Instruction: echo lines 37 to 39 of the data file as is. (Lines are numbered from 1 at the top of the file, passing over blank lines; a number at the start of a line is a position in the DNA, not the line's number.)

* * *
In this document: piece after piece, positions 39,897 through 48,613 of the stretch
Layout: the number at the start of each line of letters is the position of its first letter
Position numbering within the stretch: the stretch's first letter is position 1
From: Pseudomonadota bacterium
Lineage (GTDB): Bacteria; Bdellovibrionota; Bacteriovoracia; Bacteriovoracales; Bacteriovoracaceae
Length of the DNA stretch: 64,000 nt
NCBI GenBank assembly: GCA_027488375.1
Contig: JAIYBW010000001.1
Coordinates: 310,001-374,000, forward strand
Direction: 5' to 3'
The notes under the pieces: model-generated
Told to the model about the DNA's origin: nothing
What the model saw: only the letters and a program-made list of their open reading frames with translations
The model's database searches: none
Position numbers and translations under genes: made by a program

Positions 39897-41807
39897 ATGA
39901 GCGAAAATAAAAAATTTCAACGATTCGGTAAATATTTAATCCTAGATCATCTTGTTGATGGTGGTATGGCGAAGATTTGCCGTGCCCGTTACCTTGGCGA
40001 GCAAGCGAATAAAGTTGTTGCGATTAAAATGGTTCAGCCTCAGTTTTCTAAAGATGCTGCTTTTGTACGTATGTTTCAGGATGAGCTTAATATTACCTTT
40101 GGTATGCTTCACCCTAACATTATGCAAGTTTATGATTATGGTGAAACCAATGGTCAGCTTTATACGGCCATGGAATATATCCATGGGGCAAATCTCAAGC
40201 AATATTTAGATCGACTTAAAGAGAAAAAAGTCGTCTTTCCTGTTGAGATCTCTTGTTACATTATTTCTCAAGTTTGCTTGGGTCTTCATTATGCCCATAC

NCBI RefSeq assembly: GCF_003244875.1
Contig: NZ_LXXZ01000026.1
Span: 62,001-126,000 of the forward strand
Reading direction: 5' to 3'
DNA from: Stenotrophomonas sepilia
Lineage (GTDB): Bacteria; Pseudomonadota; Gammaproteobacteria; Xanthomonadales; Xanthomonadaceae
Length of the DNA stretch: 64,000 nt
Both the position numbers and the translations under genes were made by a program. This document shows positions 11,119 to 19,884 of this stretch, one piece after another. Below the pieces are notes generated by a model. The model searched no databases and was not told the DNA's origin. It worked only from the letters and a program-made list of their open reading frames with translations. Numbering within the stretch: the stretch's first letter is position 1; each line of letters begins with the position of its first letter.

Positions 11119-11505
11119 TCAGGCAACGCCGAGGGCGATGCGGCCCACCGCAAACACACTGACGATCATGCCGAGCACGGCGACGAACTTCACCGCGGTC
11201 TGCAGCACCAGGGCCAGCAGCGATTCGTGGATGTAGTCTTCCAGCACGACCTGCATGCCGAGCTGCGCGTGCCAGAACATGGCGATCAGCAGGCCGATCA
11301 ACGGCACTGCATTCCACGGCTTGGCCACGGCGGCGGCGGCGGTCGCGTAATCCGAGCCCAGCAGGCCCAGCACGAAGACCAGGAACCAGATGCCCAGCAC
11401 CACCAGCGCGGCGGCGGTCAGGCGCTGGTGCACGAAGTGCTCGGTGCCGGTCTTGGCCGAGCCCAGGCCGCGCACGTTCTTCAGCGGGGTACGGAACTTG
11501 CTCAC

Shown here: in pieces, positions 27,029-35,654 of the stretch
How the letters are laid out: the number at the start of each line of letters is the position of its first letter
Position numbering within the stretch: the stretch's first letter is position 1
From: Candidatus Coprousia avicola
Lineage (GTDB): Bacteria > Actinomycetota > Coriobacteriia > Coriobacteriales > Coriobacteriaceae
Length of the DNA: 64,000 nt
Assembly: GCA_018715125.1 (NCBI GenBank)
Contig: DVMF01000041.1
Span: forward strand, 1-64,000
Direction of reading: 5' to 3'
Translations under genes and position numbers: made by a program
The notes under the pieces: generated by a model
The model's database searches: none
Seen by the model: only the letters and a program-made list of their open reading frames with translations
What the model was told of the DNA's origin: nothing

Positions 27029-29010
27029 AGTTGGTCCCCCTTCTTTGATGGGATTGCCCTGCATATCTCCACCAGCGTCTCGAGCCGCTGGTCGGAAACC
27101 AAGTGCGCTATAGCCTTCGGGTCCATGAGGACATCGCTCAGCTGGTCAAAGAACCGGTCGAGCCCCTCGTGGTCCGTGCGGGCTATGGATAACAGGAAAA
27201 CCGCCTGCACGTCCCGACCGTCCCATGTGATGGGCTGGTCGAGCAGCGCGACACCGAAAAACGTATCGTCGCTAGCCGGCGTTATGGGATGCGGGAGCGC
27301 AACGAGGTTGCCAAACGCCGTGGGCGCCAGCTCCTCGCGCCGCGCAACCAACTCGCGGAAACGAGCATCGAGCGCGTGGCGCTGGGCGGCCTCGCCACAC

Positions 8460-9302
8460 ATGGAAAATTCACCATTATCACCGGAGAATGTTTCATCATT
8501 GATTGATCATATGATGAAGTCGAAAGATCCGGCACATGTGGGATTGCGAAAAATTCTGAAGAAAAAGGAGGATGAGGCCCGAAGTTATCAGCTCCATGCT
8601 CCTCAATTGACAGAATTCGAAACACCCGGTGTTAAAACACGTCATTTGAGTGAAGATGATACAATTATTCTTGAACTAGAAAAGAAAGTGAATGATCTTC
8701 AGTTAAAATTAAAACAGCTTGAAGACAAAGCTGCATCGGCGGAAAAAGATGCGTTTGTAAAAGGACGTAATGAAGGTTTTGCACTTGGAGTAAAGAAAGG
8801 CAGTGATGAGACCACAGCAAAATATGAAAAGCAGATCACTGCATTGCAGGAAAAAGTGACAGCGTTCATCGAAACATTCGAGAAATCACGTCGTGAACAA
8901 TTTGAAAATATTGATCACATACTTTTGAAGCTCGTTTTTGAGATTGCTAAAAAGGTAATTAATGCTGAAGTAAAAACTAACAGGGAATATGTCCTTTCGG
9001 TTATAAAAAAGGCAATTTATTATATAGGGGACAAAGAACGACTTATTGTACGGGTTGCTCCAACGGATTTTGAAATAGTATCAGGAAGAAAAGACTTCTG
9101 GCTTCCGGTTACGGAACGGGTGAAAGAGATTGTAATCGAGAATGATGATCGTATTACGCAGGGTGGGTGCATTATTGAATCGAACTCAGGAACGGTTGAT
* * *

How the letters are laid out: the number at the start of each line of letters is the position of its first letter
Position numbering within the stretch: the stretch's first letter is position 1
From: Candidatus Coprousia avicola